This month marks the anniversary of the New 52 relaunch from DC Comics. However, instead of simply going ahead with business as usual and filling the comic shop shelves with #13s, DC is publishing issue #0s for every New 52 title still in print, from "Action Comics" to "World's Finest." The #0s will be stand-alone stories, according to Bob Harras, DC Entertainment Editor-in-Chief. “Some issues will tell the origins of a character or a team, or in some case where an origin has already been told, they will fill in the blanks in terms of questions readers may have about the New 52 DC Universe. Each of these issues promises to reveal something surprising.” Only 13 titles have been released thus far, but one book in particular deserves special attention on this particular day.
"Green Lantern" #0, released on September 5th, marked the arrival of a new hero in the DCU. His name is Simon Baz, and he is a Muslim.
Master "GL" storyteller and DC Chief Creative Officer Geoff Johns has been a key factor in the success of the New 52, lending his talents to such titles as "Green Lantern", "Aquaman", and "Justice League." For this particular story, Johns drew upon his own life experiences to bring Simon Baz to the page. The character and creator share Lebanese ancestry and hail from the Detroit area, which boasts one of the largest and oldest Arab communities in the US. With the most recent "GL" arc leaving prominent Corpsmen Hal Jordan and Sinestro in a mysterious state of limbo, expect to see a lot of Simon in the coming months.
"Green Lantern" #0 opens with a very poignant series of panels, devoid of words, yet speaking volumes through the art of Doug Mahnke. It's a scene to which every American can relate as it depicts the Baz family captivated by the image of the burning World Trade Center on their television. Through this depiction, the reader sees that Simon has been affected by these events just as much as anyone else. However, it is the following page that illustrates the true ramifications felt by the Arab community as the Baz family endures hatred in the form of vandalism, violence, and profiling over the next 10 years.
Up to this point, Simon Baz is quite unremarkable. However, when we catch up with him in the present, we find him behind the wheel of a stolen van and pursued by police. It doesn't take too long for both Simon and the reader to learn that this was the wrong van to steal. The resulting arrest puts Simon directly under the microscope of both federal and international authorities as they accuse him of having terrorist connections. It is through this scene that Geoff Johns creates a sympathetic character, despite Simon's illicit actions. Stealing cars was his means of getting money for his sister, a single parent. Simon, himself, is a laid-off automobile engineer. It is the interrogation that sparks a series of events resulting not only in the unexpected appearance of a particular Green Lantern ring recently separated from its owner(s), but also Simon earning the attention of both Amanda Waller and the Justice League. While we never see Simon in a Green Lantern uniform by the end of the issue, we are left with the mystery of what drew the ring to him.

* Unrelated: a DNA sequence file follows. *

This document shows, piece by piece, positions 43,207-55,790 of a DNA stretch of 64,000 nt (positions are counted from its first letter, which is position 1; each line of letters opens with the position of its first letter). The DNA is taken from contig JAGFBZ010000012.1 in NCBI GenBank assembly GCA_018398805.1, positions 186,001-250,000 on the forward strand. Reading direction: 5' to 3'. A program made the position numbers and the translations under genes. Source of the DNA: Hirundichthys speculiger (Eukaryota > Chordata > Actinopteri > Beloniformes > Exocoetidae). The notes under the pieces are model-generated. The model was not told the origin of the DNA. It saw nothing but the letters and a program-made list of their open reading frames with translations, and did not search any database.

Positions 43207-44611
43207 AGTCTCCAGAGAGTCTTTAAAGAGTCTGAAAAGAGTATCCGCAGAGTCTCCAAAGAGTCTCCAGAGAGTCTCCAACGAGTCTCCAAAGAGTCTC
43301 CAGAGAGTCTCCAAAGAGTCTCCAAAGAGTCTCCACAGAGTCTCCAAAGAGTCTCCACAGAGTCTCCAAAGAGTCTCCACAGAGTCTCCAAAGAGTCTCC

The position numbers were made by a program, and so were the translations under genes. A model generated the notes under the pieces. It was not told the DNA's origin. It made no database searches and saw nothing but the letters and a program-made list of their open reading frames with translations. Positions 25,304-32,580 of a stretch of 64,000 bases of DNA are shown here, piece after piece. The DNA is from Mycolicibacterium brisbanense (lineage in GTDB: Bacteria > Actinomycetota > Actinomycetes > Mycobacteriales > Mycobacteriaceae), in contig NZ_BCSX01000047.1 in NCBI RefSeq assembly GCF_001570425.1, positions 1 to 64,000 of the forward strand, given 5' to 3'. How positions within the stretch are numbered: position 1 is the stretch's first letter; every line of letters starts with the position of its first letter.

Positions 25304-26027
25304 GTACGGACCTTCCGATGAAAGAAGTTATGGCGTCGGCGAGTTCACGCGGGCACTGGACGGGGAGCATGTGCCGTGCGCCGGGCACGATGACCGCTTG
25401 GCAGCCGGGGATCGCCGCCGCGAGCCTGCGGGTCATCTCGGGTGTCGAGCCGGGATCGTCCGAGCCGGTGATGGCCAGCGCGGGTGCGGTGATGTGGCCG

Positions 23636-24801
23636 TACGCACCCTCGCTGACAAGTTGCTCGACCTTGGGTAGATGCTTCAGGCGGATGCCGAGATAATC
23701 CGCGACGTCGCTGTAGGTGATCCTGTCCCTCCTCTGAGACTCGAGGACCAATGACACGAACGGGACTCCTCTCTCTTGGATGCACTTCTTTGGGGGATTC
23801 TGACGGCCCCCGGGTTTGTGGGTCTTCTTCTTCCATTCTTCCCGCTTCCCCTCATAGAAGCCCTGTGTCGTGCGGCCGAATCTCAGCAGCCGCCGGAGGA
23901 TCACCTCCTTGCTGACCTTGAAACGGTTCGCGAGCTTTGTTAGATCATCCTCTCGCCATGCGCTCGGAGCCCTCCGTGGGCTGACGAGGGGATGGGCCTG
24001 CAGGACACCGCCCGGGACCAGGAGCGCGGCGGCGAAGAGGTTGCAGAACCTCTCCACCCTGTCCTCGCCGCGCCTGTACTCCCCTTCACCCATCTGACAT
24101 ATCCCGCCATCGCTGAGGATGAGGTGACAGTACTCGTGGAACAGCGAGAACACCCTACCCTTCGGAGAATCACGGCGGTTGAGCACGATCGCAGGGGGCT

There has been plenty of vehemence regarding a Lantern ring choosing a Muslim, but if there is one group known for its diversity, it's the Green Lantern Corps. When you can bring together an intergalactic peacekeeping force made up of men, women, giant pig guys, trees, squirrels, bugs, microorganisms, and Guy Gardner, there is no tolerance for petty bigotry. We are the Corps. Through Simon Baz, Geoff Johns can and will show that character isn't defined by your religion, skin color, or culture. Car thieves don't usually become superheroes, but Johns clearly has a plan for Simon in the future of "Green Lantern", especially with Hal Jordan MIA and the "Third Army" arc right on the doorstep.
"Green Lantern" #0 is a well-timed comic, and I hope the new and young readers that the New 52 was intended to reach will welcome this character with open minds. To paraphrase a quote from one of OTF's recent interviews, "He’s a Green Lantern, first and foremost. Secondly, he happens to be of Arab descent."
Green Lantern #0, written by Geoff Johns and drawn by Doug Mahnke, is on comic shop shelves and available for digital download now.